Thanks to writer pal Stephanie Higgins, writer of women’s fiction, for inviting me to take part in the My Writing Process blog tour. I’m thrilled that she invited me to participate, because I think it’s important that all creators accept and honor their own process, regardless of how insane or inefficient that process might seem, both to themselves and to others. Next week, I’ll be tossing this hot potato to Diva, who will be sharing about her own writing process. Diva is a novelist, elementary school teacher, and mother to a super heroine disguised as a two year old. You can visit her here.
What am I working on now?
The second book in The Daughters of Prophecy series. The book doesn’t have a title yet, but the heroine will be familiar to readers of the first book in the series, The Star Prophecy.
How does my work differ from others in its genre?
My books are fantasy romance. Nowadays, that usually means Urban Fantasy, which tends to involve vampires, werewolves, or other supernatural beings, and heroines who flawlessly execute their martial arts moves while wearing hooker boots and a halter top. My heroines are strong, no doubt about it, but they don’t usually know that about themselves– not at first. Though my stories certainly have supernatural elements, the tone and settings have more in common with historical romances than with modern Urban Fantasy.
Why do I write what I do?
I believe that the quest for love and acceptance is the quintessential human motivation. Have you ever noticed how a romantic thread sneaks into the fabric of almost every story? I think that’s because no human journey can be thoroughly told without telling about the main character’s struggle for true love. My reason for writing fantasy is much less philosophical; I hate research. Hate it. I could never write a true historical novel. I love to read them, and am no end of impressed by the writers who write them well, but I’d sooner dig ditches for a living than have to spend all day gathering resources and facts and double checking those facts. I cringe at the thought. I write fantasy because I get to make everything up. The only facts I’m required to stay true to are those I created myself.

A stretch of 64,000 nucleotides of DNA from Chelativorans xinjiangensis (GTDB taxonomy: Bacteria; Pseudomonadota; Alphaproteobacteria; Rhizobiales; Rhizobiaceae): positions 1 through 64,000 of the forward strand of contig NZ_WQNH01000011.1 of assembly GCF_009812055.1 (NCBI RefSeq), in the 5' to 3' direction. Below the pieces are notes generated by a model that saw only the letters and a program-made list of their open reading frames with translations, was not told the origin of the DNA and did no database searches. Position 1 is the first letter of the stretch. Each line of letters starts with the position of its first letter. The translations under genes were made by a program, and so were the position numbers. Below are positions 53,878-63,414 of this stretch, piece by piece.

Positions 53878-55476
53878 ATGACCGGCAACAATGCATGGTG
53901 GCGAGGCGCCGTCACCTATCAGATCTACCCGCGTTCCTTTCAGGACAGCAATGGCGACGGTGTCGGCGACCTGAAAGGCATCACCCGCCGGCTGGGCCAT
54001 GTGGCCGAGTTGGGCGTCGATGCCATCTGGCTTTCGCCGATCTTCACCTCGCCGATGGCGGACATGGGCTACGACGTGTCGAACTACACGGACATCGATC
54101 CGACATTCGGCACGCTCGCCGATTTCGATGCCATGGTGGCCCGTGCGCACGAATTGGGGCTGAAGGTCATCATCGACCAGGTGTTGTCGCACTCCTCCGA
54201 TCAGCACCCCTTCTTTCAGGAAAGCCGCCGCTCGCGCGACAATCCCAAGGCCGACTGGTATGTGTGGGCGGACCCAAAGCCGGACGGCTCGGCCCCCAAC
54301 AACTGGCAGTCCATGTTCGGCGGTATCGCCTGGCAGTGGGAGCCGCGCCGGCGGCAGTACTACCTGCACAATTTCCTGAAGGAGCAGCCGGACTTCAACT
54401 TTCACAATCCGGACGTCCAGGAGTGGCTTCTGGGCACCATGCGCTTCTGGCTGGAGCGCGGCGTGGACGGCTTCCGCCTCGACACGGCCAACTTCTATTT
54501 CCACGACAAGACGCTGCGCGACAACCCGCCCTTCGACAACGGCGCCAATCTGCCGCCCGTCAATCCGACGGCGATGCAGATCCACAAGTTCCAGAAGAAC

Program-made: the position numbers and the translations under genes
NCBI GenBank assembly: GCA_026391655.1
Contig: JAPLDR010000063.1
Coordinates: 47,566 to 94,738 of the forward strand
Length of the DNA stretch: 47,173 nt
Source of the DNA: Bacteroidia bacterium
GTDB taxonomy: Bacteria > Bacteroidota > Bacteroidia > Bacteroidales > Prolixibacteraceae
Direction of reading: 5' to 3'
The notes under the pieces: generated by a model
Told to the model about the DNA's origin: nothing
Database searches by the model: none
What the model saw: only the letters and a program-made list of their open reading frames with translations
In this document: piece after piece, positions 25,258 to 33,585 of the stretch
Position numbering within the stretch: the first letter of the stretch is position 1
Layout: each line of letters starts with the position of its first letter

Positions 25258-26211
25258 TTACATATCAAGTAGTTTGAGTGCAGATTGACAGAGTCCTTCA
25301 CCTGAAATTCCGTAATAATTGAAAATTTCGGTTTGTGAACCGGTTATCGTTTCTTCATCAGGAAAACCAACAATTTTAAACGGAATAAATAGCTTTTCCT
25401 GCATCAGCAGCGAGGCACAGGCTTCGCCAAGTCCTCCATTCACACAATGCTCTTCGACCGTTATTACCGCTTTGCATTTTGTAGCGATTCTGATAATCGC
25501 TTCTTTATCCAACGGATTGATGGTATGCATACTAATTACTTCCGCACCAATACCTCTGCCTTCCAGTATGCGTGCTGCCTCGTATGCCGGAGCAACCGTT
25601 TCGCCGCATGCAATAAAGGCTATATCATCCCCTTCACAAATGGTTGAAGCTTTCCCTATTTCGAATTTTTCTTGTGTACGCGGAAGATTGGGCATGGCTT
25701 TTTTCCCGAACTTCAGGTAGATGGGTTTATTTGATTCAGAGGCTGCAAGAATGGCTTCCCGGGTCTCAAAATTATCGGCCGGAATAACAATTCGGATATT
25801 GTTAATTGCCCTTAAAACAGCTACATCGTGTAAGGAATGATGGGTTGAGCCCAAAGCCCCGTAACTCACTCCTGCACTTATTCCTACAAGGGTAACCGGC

How does my writing process work?
On the days when it does work, I write 2,000 words a day, sometimes more. Those are the days when I’m outrunning my internal editor. Some days, my internal editor grabs me by the hair of the head and I only get about eight hundred words, and I sweat bullets for every single one of those. In a first draft, I’m just getting down the story. If something in chapter six contradicts something in chapter two, I just keep running. I’ll fix it later. My goal in the first draft isn’t to finish the book, it’s to figure out what book I’m writing. In the next draft, I’ll work out the structure, clarify character motivations, and drill down into theme. On the next pass, I try to make what I’ve written make sense to somebody besides myself. Then I send the thing out to beta readers, who always see something I missed– something that seems so glaringly obvious once they point it out. I know I’m done with a manuscript when I’m just changing words, not improving, just changing. Then my editor will go over the entire thing with her eagle eye and my tarnished, overworked prose will gleam like polished silver. Sometimes. It’s true what they say– books aren’t finished, they’re abandoned.
This is my process. Now. Next year, it may change. I hope it does. If so, I’m willing to change with it. If not, I’ll accept my muse in all her scatter-brained, flighty, strung out glory. She may be crazy, but she’s mine, and I’m just happy that she still shows up.